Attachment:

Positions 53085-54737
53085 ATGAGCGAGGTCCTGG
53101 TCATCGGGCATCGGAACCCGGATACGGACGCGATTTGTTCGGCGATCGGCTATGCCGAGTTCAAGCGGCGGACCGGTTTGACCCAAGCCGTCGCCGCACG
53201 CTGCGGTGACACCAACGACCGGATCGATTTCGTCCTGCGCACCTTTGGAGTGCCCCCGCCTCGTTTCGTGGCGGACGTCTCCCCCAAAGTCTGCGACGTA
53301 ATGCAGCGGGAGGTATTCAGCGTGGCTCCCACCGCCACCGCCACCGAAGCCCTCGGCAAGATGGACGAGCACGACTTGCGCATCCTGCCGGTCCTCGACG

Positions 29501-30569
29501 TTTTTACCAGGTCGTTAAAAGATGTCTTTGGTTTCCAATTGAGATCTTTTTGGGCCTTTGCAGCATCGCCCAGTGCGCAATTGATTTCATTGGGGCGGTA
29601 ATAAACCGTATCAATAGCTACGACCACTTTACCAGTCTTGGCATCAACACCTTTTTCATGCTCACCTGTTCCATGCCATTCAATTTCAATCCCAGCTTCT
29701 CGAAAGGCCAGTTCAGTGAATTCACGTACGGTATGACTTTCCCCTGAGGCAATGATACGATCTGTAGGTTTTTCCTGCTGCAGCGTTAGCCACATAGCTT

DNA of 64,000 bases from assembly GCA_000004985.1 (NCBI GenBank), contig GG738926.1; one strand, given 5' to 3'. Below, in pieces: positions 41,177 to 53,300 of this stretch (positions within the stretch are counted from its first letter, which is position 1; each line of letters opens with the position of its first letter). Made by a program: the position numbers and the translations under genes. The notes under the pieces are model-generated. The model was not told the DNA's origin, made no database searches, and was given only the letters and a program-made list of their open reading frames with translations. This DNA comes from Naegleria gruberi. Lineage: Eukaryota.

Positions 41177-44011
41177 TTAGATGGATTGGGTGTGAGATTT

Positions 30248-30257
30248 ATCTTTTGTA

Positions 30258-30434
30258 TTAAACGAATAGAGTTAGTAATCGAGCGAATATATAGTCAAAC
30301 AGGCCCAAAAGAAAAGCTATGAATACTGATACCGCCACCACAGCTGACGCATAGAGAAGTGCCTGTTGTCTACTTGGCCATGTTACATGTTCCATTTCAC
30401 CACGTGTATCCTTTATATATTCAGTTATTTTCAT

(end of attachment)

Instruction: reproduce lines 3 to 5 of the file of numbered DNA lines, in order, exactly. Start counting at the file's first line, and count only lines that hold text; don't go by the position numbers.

53101 TCATCGGGCATCGGAACCCGGATACGGACGCGATTTGTTCGGCGATCGGCTATGCCGAGTTCAAGCGGCGGACCGGTTTGACCCAAGCCGTCGCCGCACG
53201 CTGCGGTGACACCAACGACCGGATCGATTTCGTCCTGCGCACCTTTGGAGTGCCCCCGCCTCGTTTCGTGGCGGACGTCTCCCCCAAAGTCTGCGACGTA
53301 ATGCAGCGGGAGGTATTCAGCGTGGCTCCCACCGCCACCGCCACCGAAGCCCTCGGCAAGATGGACGAGCACGACTTGCGCATCCTGCCGGTCCTCGACG